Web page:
Often parents feel they have no control over screen time, and that’s been especially true during the pandemic. For many families, all the rules went out the window because everyone was just trying to survive. Many kids were home during the day while parents were working, which created a loss of boundaries and structure. Parents may need to pause and consciously reestablish limits around screen time and gaming, and also build in time together as a family, particularly as we head back into the school year with so many additional stressors and moving parts.
Q: What can schools do to help reverse the mental health trends among males?
KW: In the United States, we’ve done a good job implementing home medical surveys to assess for fevers and other COVID symptoms before going into school buildings, but we’re not asking questions about COVID’s impact on baseline mental health. With everything that has been happening over the last two years, our world is suffering from collective trauma. COVID and the quarantine guidelines are impacting all of us to a different extent, but we are all being impacted.
In a recent 4H–Harris Poll survey on the impact of the pandemic on youth mental health, seven out of 10 teens reported increased depression, anxiety, and stress, and 79 percent said they wished there were safe spaces in school to talk about mental health. Teens know they are feeling differently and want to talk about it—they just don’t know where to go. It’s important that schools are creating emotional check-ins so they know what’s happening with their students, and their staff, and work toward creating trauma-sensitive environments. More staff education is needed on collective trauma and trauma responses, especially those that are being normalized right now, like substance abuse, disordered eating, and difficulty concentrating.
Building in key protective factors can help school communities enhance resilience and insulate against trauma—things like emphasizing authentic relationships, creating safe spaces to talk about mental health, implementing mentorship programs, and providing education on coping strategies. By cross-training school professionals, and providing mental health education to all staff in the building, schools can become more aware of how the pandemic is impacting their community and gain resources to support those who are struggling.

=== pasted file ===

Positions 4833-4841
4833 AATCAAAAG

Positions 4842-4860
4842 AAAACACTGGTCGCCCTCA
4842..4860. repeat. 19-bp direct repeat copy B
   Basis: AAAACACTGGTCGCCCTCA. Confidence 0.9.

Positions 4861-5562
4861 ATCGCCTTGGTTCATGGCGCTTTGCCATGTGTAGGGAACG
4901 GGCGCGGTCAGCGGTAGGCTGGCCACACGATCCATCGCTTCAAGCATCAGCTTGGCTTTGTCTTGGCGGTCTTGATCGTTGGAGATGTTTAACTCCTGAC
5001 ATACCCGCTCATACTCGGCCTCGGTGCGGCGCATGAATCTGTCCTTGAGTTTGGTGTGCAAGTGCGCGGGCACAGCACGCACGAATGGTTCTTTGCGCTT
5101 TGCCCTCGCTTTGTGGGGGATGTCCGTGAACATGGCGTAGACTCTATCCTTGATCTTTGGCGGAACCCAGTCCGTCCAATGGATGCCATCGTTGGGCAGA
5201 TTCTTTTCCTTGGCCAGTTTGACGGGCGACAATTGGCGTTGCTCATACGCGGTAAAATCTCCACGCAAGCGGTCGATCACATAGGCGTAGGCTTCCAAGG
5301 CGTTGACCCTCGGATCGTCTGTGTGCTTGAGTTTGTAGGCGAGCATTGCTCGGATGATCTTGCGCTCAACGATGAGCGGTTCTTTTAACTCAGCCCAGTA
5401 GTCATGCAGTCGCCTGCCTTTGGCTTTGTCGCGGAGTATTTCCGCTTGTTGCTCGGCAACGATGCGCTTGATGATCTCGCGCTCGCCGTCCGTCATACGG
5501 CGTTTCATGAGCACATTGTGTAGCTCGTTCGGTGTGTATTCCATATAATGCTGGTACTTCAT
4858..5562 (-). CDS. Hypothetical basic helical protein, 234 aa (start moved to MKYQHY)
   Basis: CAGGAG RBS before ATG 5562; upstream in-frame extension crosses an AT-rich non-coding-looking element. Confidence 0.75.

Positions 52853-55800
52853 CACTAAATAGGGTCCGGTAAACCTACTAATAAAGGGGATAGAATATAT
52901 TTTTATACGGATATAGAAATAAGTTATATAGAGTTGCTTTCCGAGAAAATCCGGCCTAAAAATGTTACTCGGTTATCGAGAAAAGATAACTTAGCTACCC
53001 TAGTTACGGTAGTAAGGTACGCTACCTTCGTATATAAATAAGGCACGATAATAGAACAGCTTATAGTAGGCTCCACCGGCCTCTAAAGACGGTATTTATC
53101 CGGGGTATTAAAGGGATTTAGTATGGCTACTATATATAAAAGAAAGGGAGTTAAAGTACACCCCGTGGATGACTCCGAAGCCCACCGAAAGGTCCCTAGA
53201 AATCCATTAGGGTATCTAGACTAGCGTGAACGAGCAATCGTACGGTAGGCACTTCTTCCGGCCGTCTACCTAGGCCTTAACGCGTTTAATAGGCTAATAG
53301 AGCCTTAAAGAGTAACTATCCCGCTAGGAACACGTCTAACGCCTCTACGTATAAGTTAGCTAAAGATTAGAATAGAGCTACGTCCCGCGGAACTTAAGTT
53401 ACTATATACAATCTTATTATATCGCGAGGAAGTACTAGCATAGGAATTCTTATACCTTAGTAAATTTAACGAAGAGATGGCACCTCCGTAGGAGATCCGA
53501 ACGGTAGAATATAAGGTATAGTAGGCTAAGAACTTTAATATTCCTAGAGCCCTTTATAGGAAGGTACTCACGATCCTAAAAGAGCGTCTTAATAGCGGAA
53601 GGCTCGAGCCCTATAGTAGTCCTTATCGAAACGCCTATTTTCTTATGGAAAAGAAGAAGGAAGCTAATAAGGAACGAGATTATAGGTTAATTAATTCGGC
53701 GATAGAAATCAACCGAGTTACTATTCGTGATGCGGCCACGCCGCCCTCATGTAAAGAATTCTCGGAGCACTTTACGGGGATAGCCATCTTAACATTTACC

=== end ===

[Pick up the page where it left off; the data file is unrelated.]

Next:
Q: Once teen boys and young men do get into treatment, which approaches tend to be most effective for them?
KW: There are numerous approaches that can be effective in creating sustainable healing. The American Psychological Association’s guidelines for psychological practice with boys and mennotes that for male adolescents, shorter sessions, informal settings outside the office (such as outdoor activities), and group therapy may be more supportive and effective than traditional psychotherapy.
Engaging boys and young men on a physical and creative level in a clinical setting can be powerful and can feel less threatening versus talk therapies. Adventure therapy allows for a reconnection to the world, a grounding in nature, and a somatic experience. Music therapy is another modality that can be very powerful—writing lyrics to songs or playing a musical instrument allows for connection to self and others. As a clinician, it’s about finding ways for them to feel comfortable in their bodies, so that self-expression can happen.
Science may also help provide insight into the most effective ways to support male mental health. For example, there appears to be a neurobiological foundation for the differences in how males and females respond to the chronic stress associated with mental health issues. Studies done by researchers at Virginia Commonwealth University have found that mitochondria in male and female mice react differently to stress, producing different impacts on the brain.
Q: As a larger society, how can we work toward supporting teen boys and young men to feel safe talking about mental health and to get the care they need?
KW: We all need to work together to destigmatize mental health issues and create safe spaces for those conversations to happen—both nationally, through digital platforms, and within families and communities. We need to reinforce the understanding that, regardless of gender, it’s okay not to be okay, and that asking for help is not a sign of weakness but rather a sign of strength.
Kristin Wilson, MA, LPC, CCTP, has been working in the treatment field since 1997. During the past 20 years, her leadership roles have included clinical supervisor, executive director, and clinical outreach representative, as well as senior regional director of marketing for a major behavioral health network. Kristin is a licensed clinician who has worked in a variety of mental health treatment settings, including inpatient, residential, and outpatient levels of care for chemical dependence, process addictions, and eating disorders. She holds a Master’s degree in psychology and Creative Arts Therapies, and is a Certified Clinical Trauma Professional and certified yoga teacher.